*** out of Five

[One Day Later]

Okay, I normally don’t do this but I’ve slept on this take I think additional thoughts have formed about this movie and it’s started to grow on me.  The film is perhaps one of the more realized cinematic examples of what Ernest Hemingway called his “iceberg principle,” in which the actions that happen in a work are minimalistic but with a great deal being done thematically and emotionally just beneath the surface.  I basically recognized that this was going on as I exited the movie but it’s a bit more impressive once you take a step away from the film and consider the work as a whole than when you’re actually watching the film for a first time and are frankly waiting and waiting for there to be a bit more action on the surface.  Generally speaking, when I review a movie I feel like I’m experiencing the experience of watching it: the journey it takes you on, the excitement it brings, the laughs it evokes, and most importantly the thoughts that it evokes along the way.  That’s kind of what I was getting at with that first capsule review and I’m going to preserve that because an experiential review like that matters, but as I consider the movie more holistically I worry that I didn’t quite give this the credit it needs for just how well it manages to make a point about itself using just a couple of kind of unconventional techniques late in its runtime.  Having said that, I do think a decent amount of that trepidation I felt yesterday is still valid.  It’s not too unusual for a movie to grow on me over time only to then revert to my previous thoughts when I try to rewatch it and am reminded why I had reservations in the first place, so there’s only so far I’m willing to go in talking myself into this one, but I do want to give the movie its due for getting into my head after the fact just the same.
***1/2 out of Five


Lukas Dhont’s debut did not go as planned.  The young Belgian filmmaker’s 2018 film Girl, a drama about a transgender teenager, was probably the highest profile film to play in Un Certain Regard at Cannes.  There it won the Caméra d’Or and the Queer Palm and perhaps most importantly it was acquired by Netflix for North American distribution, which raised its profile quite a bit.  However, there was a substantial backlash to the film once trans critics saw it and were highly critical of its depiction.  The choice to cast a cis-gender male actor in the lead was viewed as problematic on its face and the film’s focus on physical transformation and body dysmorphia was viewed as wrongheaded and triggering.  It had its defenders but the controversy clouded the film throughout its run.  Cannes seems to have stood by Dhont however as his follow-up film, Close, played in the official competition and then even won the Grand Prix (in a tie with Claire Denis’ Stars at Noon).  I saw at least one critic’s poll that had this placed as the best film to play at the entire festival and it certainly hasn’t been the subject of controversy like Girl was, so it seems to be a comeback for Dhont.

I, however, am a little less enthusiastic.  The film is about a pair of boys, aged about twelve or thirteen, who have been best friends since they were extremely young and are described at one point as being “almost like brothers.”  As they begin middle school however, some of their peers find this closeness odd, going so far as to ask if the two of them are gay lovers.  The two boys react very differently to this, with one brushing it off, but the other seemingly being a bit more distressed by this and starting to subtly distance himself from his friend.  He certainly doesn’t formally abandon him, but he does start to take an interest in sports and starts taking part in activities the other boy isn’t involved in and finding other friends and generally building more of a separate identity.  If this and Girl have any major link it’s that both films are basically about the way small micro-aggressions can fester in the mind, especially of adolescents and lead to some fairly extreme reactions.  Here it’s basically just some idle and seemingly momentary talk about the possibility of these kids being gay, talk which doesn’t even seem terribly hostile or homophobic, that kind of sets off all the trouble.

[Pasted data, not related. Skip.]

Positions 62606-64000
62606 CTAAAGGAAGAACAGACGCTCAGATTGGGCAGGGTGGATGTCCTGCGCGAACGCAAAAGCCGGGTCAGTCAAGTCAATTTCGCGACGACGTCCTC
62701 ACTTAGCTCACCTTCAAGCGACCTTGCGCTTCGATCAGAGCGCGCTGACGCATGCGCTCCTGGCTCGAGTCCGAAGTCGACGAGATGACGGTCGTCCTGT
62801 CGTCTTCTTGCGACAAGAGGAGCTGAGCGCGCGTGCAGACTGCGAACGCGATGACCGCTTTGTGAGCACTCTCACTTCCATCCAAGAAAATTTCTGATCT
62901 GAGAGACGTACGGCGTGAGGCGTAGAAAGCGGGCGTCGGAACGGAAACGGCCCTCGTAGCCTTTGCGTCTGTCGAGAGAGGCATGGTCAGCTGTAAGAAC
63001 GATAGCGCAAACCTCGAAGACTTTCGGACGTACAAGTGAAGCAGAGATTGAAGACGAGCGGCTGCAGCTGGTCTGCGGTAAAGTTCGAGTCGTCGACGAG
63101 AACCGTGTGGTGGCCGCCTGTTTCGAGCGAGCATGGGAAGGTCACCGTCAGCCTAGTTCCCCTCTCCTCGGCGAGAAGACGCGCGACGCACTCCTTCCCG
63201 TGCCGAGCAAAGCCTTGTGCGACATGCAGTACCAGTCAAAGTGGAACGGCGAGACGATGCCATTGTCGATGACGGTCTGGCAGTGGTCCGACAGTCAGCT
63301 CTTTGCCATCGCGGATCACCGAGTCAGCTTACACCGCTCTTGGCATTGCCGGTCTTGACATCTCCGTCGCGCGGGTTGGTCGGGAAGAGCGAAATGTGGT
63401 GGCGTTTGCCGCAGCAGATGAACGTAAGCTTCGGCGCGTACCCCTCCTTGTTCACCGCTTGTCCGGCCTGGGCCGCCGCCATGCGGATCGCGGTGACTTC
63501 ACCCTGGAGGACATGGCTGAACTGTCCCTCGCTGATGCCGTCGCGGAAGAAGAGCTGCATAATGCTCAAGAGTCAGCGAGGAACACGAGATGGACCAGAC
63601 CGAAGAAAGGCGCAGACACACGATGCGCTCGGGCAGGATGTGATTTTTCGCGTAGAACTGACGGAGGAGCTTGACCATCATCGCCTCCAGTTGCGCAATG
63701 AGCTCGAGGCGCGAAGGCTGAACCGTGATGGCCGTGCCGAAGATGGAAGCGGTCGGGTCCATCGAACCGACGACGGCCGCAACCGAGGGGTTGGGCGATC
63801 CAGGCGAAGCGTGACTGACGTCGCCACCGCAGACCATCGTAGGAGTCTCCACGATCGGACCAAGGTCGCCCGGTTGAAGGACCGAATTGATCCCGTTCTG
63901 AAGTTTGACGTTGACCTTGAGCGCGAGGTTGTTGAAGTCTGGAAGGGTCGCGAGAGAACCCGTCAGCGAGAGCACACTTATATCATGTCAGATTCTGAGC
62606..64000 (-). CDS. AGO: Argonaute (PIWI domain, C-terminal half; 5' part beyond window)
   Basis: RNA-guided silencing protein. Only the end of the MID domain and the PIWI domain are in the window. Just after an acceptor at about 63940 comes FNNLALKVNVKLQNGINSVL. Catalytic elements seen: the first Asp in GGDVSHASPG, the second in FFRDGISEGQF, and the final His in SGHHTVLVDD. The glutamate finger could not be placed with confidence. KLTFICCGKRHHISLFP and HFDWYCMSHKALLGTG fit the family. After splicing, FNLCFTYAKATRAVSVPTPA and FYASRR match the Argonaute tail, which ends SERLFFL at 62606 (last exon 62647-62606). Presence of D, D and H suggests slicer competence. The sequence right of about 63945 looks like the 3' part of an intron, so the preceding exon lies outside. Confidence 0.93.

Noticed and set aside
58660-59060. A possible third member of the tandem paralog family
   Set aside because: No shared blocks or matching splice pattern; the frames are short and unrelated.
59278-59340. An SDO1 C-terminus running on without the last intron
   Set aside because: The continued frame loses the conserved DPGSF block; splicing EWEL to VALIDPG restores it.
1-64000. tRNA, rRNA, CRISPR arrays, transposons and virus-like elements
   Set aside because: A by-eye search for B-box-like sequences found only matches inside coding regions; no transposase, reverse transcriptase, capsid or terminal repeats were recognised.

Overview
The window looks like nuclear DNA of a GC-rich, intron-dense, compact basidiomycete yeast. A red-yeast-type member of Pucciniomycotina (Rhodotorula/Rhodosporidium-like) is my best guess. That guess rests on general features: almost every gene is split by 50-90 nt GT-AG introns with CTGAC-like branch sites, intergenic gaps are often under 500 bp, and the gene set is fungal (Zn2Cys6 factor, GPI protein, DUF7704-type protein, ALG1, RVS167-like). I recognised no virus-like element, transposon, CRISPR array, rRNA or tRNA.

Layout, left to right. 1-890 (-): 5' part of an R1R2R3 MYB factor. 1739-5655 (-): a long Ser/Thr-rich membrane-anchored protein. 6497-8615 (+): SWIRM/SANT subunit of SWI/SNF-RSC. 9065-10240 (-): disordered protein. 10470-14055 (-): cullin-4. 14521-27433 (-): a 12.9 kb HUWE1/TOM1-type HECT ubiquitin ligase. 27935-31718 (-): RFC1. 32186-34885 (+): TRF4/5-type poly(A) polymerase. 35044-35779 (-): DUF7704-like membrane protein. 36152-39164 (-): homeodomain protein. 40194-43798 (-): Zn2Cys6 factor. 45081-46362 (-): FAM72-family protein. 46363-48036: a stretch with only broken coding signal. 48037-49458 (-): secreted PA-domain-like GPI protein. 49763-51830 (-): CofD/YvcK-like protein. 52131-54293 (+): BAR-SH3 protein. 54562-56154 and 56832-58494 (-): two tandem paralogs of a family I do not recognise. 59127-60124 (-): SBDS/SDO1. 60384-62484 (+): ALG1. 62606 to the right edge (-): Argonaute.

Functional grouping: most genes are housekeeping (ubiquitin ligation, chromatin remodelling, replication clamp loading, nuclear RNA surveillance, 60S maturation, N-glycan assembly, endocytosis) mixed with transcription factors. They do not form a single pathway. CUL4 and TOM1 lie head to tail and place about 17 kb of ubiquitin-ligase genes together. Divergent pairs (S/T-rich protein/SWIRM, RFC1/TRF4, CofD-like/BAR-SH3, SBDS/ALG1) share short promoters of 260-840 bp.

That setup is what I most admired in the film and I was pretty intrigued by the first half but things took a turn pretty much right at the midpoint that pushed the second half in a less interesting direction.  I won’t say it the movie nosedived at that point by any means but I was kind of hoping for the tensions in the first half to play out in more detail.  Instead the film kind of just stops and spends the second half just endlessly watching characters reacting to what happened in the twist, and there’s nothing particularly wrong about its depiction to this reaction exactly except that it’s pretty much exactly what you’d expect.  In this section the film also takes “show don’t tell” to a bit of a literal extreme and really just spends a lot of time watching people internalize their reactions while refusing to simply talk about what they’re feeling.  Yeah, normally I’d rather not have a movie spoonfeed what’s going through the character’s minds but the way it plays out we pretty much just get the obvious responses rather than the complex one right up until the very ending, which pretty much just reveals something that the audience plainly already knows.  The movie might have benefited perhaps from a scene in a psychologist’s office or something where we get to the bottom of what’s going on instead of dancing around it.  Having said all that, there is plenty to admire here, particularly the way that Dhont directs these two child actors into some pretty strong performances and also a couple smart visual ideas he has like setting parts of the film at a flower farm.  But I think this could have been so much more.